Ultimately, salvation is the work of the Holy Spirit (not the Holy Homeschooling Parent) and it can be rejected by the most sheltered child on earth. After all, even Adam and Eve fell into sin, and they started off with an absolutely perfect world and no public schools in sight. One grad said,
“Parents who were successful [in my homeschooling experience] were not under the illusion that bringing their children home automatically ensured keeping wrong out. They worked hard to build a positive environment and one that recognized what James said in the first chapter of his epistle—men (and women, and children) are enticed away by their own desires, not solely by the temptations of a shiny and evil world. Successful parents taught their children to recognize what was morally right in any situation, including situations close to home; unsuccessful parents taught their children that the immoral situations only came from the outside.” [Nicole]

The problem with forgetting this is that even determined, well-meaning parents cannot see into their children’s hearts, and so they may focus on external appearances in their efforts at controlling the faith of their children. This leads to moralism. Pastor Jonathan Fisk points out the difference between morality and moralism in his book, Broken: 7 “Christian” Rules that Every Christian Ought to Break As Often As Possible by personifying moralism as someone who wants to lead Christians astray:
“Morality is a good thing, a knowledge of the truths created by God to make the world work efficiently and in harmony. But Moralism does not want you to worship God and believe in God’s morality. He wants you to worship you. Step 1 is teaching you to trust in morality as the path to finding God’s blessings. Step 2 is teaching you to place that morality on your own personal sliding scale…. The more you bend the “good” to fit yourself in it, the more you believe you actually have been a good person. You convince yourself you really have done the right thing most of the time…. When you look around, you start to get frustrated that no one else can measure up to the new, mostly good measure of all things: you.”

Moralists always become judgmental. Perhaps they must, because they have fallen into believing that their “goodness” is how they are saved, and they must drown recognition of their own daily imperfection with the reassurance of how much worse other people are. Moralism can be attractive to parents because it seems to give them control. They can make sure that their daughters never look a man in the eye until marriage. They can require skirts and head coverings. They can live on lentils and donate half the family salary to missions. Yet, at best, they are raising rather obnoxiously judgmental little Christians. At worst, they are raising idolatrous moralists. Several grads spoke of witnessing this moralistic control (all emphasis mine):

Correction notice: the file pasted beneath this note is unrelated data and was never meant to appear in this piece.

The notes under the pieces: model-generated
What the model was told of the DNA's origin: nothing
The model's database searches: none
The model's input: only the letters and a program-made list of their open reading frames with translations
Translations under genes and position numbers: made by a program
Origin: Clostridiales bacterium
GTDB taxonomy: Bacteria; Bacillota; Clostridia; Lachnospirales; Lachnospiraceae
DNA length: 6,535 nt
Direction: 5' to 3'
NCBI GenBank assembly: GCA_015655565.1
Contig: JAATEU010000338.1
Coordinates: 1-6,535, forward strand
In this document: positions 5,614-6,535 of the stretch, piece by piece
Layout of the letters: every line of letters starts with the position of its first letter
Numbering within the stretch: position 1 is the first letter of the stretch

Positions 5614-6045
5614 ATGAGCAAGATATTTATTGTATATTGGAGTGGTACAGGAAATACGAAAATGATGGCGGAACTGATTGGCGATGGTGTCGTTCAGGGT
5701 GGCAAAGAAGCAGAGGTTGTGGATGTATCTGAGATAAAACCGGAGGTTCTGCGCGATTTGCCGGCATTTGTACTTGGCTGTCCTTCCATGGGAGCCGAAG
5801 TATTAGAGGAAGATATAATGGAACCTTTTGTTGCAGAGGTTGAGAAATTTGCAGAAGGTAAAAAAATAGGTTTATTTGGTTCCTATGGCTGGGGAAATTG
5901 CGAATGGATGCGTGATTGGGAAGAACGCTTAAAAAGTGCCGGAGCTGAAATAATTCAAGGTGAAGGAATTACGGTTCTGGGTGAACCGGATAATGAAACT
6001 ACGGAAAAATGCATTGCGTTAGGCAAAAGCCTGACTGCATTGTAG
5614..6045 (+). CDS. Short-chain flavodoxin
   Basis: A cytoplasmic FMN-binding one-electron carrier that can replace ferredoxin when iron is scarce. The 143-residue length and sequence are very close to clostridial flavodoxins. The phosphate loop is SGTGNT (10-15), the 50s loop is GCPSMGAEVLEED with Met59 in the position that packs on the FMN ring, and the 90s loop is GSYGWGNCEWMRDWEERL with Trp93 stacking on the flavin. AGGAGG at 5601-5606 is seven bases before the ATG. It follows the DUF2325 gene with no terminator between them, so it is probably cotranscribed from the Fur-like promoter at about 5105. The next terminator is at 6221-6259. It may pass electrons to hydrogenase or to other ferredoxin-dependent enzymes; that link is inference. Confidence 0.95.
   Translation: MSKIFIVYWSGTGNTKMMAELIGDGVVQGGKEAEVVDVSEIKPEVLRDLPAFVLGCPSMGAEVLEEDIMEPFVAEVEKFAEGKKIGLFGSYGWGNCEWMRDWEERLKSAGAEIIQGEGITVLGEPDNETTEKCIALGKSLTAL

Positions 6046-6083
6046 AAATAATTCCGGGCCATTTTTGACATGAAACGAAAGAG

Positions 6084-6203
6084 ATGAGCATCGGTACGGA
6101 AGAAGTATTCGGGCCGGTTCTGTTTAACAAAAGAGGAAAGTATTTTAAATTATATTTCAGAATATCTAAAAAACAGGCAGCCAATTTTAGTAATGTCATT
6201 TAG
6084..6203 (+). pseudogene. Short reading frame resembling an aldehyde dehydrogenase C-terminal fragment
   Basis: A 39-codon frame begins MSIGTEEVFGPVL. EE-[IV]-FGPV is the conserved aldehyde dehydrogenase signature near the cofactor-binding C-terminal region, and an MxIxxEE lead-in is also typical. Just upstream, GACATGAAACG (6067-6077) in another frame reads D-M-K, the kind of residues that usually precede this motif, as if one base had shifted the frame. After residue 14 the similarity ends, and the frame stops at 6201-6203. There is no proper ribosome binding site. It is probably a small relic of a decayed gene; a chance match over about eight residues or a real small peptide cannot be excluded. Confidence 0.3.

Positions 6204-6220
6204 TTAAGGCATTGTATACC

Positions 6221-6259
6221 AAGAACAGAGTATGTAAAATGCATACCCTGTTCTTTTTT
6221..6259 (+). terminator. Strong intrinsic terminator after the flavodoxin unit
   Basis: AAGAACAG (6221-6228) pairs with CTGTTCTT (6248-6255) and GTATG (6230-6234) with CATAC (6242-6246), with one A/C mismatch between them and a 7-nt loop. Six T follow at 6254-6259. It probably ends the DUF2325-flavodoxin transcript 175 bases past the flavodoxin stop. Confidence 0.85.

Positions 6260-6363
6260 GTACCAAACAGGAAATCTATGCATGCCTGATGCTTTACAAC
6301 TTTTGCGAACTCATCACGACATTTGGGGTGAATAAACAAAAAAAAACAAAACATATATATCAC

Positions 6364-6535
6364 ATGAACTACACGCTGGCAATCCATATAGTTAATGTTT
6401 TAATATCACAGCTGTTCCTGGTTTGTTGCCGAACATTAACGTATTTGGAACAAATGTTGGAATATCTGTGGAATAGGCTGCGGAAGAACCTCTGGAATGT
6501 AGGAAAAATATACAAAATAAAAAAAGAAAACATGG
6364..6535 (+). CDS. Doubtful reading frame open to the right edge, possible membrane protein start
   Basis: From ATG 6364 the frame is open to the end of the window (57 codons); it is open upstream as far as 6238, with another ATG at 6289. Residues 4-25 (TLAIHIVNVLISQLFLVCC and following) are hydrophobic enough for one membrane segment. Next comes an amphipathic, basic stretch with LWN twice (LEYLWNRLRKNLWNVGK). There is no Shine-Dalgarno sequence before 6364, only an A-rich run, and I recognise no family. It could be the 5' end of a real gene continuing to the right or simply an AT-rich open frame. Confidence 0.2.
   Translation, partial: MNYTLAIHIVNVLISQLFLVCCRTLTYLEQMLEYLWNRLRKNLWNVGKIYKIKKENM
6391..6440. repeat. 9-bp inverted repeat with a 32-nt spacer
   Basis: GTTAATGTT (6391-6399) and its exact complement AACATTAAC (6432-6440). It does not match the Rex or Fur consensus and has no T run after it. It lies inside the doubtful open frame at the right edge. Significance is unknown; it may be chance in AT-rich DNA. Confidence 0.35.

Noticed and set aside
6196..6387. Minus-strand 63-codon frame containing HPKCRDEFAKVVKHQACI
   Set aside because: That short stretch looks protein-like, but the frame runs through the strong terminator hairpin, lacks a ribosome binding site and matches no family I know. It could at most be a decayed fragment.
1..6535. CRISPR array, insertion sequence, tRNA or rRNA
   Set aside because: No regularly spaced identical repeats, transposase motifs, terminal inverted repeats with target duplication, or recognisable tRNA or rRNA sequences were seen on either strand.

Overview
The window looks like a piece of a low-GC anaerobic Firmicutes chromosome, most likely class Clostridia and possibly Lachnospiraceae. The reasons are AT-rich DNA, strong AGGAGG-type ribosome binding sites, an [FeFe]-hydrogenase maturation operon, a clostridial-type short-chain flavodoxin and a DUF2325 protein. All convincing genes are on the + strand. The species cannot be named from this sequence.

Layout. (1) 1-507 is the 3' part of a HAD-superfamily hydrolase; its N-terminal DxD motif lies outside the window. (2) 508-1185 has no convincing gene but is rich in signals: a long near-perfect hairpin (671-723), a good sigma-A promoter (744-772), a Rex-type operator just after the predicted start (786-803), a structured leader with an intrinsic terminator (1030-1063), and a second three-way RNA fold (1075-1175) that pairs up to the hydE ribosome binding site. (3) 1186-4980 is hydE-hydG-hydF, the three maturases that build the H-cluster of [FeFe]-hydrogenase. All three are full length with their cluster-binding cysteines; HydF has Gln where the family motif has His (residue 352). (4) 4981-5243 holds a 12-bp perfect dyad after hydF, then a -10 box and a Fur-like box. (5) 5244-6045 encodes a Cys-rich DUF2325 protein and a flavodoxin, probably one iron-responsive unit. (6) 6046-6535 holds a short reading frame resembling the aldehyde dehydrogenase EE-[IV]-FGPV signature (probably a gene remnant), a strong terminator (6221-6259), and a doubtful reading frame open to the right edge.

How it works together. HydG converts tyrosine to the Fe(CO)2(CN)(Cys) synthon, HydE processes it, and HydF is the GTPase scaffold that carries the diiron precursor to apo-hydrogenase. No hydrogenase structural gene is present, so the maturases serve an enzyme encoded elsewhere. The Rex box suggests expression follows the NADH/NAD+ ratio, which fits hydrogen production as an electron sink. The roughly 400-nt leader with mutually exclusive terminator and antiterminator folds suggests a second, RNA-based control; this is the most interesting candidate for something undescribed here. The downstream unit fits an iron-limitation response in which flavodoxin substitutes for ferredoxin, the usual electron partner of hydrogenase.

“… like any other tool, [homeschooling] is only as good as those who use it. Most of the homeschooled children I've known, myself included, have turned out fairly normal, and if they're still kind of prone to judgmental mindsets and world avoidance, it's usually drawn as much from the defensive attitude of American Christian culture as anything else. But I do think that homeschooling can be—again, it doesn't have to be—a symptom of a flawed parenting style that arises from a throw-the-baby-out-with-the-bathwater version of the Christian rejection of evil, and it sometimes involves controlling temperaments as well…. The latter is where you get real problems, and when the two are joined together, that's when you see spiritual and emotional (and on rare occasions, physical) abuse take place.” [Jenna]
“Homeschooling doesn't cause ‘fearful judgmentalism and a feeling of superiority’ unless those were the primary reasons for homeschooling. If you constantly keep your children from any contact with the outside world because it is evil and you fear its influence, they'll pick up on that. But homeschooling in itself doesn't have to cause these feelings…. I think the danger comes when parents use homeschooling, or any other sort of control, to intentionally limit their children's future. For instance, you think college is unnecessary, and so you don't even bother to give your child a solid high school education to build on. It's not right to make your adult child's decisions for him by omitting standard preparation.” [A childhood acquaintance]